Today’s POP RESCUE from a loveless fate, is the 1987 album Everything from duo Climie Fisher.
This 11 track LP opens with hit single Love Changes (Everything), a song that I remember well from the late 1980s, thanks to its appearance on a NOW! album. This is quite a gentle but catchy track. Simon’s vocals are soulful and like a softer Rod Stewart at times. The song flows perfectly, and backing vocals including plenty of ‘oohs‘ and ‘do do do‘ parts to help make sure everything is expertly woven together. This is a great song, but on it’s first release in 1987, the single flopped at #67, but when it was re-released as their third single seven months later, it became their biggest hit – reaching #2.
This is followed by the album version of second single, and the duos first hit, Rise To The Occasion. The tempo slides down a little giving Simon a place to show off his softer ballad vocals. This feels like some pretty stalwart 80s pop-rock territory, and reminds me of something you might find lurking on a Bros or Owen Paul album.
Fifth and final single I Won’t Bleed For You follows, fading in with some great strumming guitars and hard beats. Again, it reminds me vocally of Bros, although musically its heavier than that – courtesy of the guitars. There’s a great synthy bassline and beat combination here, and the chorus gets a boost courtesy of the backing vocals. Sadly the song stalled at #35 in the UK chart.
Room To Move follows, with some great synths introducing this bouncy but slightly downbeat track, which builds up nicely towards a kind of pop-gospel number towards the end. Best to stick with this track as it rewards you by the end.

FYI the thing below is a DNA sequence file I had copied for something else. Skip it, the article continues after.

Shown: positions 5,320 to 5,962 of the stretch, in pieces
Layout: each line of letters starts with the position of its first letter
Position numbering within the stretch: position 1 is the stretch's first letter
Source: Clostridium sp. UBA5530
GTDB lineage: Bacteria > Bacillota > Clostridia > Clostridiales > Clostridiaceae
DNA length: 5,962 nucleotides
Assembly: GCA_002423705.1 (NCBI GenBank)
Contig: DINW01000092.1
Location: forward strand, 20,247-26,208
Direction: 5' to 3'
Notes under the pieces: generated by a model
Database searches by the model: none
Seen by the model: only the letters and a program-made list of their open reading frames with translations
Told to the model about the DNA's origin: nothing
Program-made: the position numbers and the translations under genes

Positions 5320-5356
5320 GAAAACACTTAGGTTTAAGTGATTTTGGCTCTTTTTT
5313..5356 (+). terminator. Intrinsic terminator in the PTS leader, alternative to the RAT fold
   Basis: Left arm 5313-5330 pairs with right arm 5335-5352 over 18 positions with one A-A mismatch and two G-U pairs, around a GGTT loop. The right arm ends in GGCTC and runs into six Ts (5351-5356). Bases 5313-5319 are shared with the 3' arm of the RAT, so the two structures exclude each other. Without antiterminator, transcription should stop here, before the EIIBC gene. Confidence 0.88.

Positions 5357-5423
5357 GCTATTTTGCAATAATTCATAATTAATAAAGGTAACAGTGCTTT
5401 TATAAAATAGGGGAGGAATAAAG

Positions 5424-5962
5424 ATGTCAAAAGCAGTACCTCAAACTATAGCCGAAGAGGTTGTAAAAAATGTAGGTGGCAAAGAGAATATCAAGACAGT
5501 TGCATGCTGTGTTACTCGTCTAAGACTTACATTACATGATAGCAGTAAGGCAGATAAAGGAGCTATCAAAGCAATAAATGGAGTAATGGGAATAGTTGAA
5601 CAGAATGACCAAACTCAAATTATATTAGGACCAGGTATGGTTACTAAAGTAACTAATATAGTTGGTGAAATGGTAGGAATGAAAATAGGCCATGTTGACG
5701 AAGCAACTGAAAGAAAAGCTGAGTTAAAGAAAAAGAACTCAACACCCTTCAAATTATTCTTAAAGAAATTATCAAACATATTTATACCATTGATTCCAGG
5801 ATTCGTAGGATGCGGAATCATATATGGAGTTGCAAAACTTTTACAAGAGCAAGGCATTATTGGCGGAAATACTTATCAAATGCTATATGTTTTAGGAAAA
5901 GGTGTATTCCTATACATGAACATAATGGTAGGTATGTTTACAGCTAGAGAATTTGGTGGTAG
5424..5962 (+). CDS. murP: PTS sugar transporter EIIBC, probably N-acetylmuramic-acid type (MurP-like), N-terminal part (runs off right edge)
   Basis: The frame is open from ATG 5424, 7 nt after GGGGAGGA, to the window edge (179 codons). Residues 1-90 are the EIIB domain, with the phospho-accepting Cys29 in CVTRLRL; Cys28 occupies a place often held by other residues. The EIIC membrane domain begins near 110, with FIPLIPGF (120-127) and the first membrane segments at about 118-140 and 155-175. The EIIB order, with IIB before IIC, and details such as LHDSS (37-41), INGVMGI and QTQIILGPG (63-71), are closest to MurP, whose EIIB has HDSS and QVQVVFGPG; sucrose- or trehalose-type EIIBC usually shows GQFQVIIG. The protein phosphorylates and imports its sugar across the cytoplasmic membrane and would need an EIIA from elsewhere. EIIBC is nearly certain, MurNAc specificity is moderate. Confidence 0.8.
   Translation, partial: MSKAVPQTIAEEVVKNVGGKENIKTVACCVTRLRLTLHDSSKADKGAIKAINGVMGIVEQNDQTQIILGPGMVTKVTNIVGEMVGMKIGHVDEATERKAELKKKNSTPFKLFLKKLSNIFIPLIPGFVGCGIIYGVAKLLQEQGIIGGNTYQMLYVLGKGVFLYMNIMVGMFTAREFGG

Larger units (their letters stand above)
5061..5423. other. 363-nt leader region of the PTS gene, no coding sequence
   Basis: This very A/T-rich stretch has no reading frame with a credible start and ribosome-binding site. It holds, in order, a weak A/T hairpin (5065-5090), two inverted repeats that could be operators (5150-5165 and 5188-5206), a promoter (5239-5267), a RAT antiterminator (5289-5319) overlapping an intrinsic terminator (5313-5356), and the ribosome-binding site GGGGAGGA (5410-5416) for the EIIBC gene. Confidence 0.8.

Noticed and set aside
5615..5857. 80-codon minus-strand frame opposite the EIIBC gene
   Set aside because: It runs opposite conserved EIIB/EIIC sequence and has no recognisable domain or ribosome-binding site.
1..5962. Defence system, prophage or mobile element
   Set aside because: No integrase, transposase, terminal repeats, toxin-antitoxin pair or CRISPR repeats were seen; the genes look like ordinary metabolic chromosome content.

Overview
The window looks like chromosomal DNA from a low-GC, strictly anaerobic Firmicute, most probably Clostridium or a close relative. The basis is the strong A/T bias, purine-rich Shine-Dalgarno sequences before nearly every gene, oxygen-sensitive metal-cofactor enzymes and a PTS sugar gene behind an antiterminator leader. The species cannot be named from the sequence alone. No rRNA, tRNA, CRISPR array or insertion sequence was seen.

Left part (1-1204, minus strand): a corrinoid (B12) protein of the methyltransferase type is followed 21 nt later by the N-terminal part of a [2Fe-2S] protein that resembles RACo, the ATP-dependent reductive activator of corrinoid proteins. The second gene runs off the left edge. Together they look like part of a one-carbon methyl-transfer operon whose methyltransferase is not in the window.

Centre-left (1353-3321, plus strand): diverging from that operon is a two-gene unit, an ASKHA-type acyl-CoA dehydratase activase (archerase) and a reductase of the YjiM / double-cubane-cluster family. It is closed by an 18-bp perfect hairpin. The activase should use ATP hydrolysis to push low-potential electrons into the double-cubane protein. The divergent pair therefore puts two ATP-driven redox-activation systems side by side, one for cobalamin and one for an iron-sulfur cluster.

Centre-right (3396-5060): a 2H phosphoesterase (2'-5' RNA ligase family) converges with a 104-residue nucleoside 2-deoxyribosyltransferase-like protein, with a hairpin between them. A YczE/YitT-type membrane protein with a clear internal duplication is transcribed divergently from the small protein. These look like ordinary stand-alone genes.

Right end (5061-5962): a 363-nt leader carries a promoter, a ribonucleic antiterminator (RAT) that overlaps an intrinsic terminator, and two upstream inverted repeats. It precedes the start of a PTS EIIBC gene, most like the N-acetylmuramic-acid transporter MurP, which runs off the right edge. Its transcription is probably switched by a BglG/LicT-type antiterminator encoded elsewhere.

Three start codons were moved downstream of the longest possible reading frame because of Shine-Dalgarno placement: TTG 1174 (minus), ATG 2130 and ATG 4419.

Precious Moments is up next, and this has an almost dreamy or lullaby feel to it – and for a fleeting moment I hear echoes of Michael Jackson. The song fits its title perfectly, and as the lyrics unfold, I feel like I just want to give Simon a bit of a man-hug.
Bizarrely, side one closes with a remix – Rise To The Occasion (Hip Hop Mix) – a remix by PWL’s remix Svengali Phil Harding. This sounds quite dated simply through the choice to use the then contemporary sounds and samples. The track itself has a plodding best throughout, yet Simon’s soft vocals aren’t affected. This makes it feel s bit disjointed, but the track gave them their first top ten hit (reaching #10) when it was released as the second single.
Side Two opens with single This Is Me, a song which the sleeve reveals has Kirsty McColl on backing vocals. The song has a great bouncy intro and feel right through. There’s plenty of synths in this song – giving it a wonderfully 80s feel that builds up. It also has a great bassline. Kirsty’s vocals seems to pretty much fall under the radar until the final run where she seems to get an airing after the key change, but she’s hardly centre stage and I would never have noticed her if I hadn’t read the sleeve notes. This track gave the duo a #22 hit.
Kirsty returns for next song Never Let A Chance Go By, which starts off with some heavy rockier guitars and beats. By contrast Simon’s vocals sound a bit too soft, but the guitars come down to meet him. This sounds quite nice, vocally and musically, but it’s only bits of the chorus that makes it a memorable song.